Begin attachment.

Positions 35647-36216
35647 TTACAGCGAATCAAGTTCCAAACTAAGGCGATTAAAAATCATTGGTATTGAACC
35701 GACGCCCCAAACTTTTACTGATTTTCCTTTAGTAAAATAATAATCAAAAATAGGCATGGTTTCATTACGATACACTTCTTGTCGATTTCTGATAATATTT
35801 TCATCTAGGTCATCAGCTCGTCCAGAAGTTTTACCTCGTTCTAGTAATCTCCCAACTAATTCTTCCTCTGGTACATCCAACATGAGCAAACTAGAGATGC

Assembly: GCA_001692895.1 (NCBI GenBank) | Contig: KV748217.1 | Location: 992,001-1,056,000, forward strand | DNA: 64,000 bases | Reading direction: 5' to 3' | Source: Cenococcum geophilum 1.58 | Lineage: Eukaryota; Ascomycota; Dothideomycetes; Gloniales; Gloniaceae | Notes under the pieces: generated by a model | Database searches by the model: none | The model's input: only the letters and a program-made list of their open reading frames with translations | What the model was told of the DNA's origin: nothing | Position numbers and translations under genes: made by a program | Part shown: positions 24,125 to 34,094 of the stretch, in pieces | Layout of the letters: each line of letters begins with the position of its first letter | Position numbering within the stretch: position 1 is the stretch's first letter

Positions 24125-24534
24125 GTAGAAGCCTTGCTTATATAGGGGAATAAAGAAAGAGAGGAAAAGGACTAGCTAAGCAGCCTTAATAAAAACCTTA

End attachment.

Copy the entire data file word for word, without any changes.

Positions 35647-36216
35647 TTACAGCGAATCAAGTTCCAAACTAAGGCGATTAAAAATCATTGGTATTGAACC
35701 GACGCCCCAAACTTTTACTGATTTTCCTTTAGTAAAATAATAATCAAAAATAGGCATGGTTTCATTACGATACACTTCTTGTCGATTTCTGATAATATTT
35801 TCATCTAGGTCATCAGCTCGTCCAGAAGTTTTACCTCGTTCTAGTAATCTCCCAACTAATTCTTCCTCTGGTACATCCAACATGAGCAAACTAGAGATGC

Assembly: GCA_001692895.1 (NCBI GenBank) | Contig: KV748217.1 | Location: 992,001-1,056,000, forward strand | DNA: 64,000 bases | Reading direction: 5' to 3' | Source: Cenococcum geophilum 1.58 | Lineage: Eukaryota; Ascomycota; Dothideomycetes; Gloniales; Gloniaceae | Notes under the pieces: generated by a model | Database searches by the model: none | The model's input: only the letters and a program-made list of their open reading frames with translations | What the model was told of the DNA's origin: nothing | Position numbers and translations under genes: made by a program | Part shown: positions 24,125 to 34,094 of the stretch, in pieces | Layout of the letters: each line of letters begins with the position of its first letter | Position numbering within the stretch: position 1 is the stretch's first letter

Positions 24125-24534
24125 GTAGAAGCCTTGCTTATATAGGGGAATAAAGAAAGAGAGGAAAAGGACTAGCTAAGCAGCCTTAATAAAAACCTTA